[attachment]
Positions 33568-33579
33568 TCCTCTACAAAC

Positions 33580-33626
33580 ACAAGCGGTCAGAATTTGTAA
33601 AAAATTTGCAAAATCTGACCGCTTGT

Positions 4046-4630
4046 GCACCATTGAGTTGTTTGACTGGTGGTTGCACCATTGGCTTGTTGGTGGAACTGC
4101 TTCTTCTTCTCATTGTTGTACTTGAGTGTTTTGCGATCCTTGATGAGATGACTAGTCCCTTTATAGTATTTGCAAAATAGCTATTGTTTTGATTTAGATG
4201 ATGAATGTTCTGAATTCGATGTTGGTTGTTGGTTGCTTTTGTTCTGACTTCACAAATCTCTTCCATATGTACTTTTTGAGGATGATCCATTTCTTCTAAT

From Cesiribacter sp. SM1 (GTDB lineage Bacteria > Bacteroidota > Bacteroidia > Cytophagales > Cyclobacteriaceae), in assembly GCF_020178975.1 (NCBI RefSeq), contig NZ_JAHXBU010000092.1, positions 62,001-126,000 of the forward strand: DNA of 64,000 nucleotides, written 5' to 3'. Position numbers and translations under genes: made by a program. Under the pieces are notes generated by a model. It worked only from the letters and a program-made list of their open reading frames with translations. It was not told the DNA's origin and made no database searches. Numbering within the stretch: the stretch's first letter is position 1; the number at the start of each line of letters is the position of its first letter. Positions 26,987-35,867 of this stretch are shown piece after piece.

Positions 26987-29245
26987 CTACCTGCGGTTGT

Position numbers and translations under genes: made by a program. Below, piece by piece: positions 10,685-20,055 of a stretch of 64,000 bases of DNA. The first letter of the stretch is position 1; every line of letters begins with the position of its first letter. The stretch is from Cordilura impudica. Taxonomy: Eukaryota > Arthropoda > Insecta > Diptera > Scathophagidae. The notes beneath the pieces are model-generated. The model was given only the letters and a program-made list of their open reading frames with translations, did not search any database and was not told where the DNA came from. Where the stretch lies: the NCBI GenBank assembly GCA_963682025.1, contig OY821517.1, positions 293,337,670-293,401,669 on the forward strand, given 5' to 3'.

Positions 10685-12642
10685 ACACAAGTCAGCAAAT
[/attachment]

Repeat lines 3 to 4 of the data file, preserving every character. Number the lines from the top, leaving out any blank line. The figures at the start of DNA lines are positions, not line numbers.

Positions 33580-33626
33580 ACAAGCGGTCAGAATTTGTAA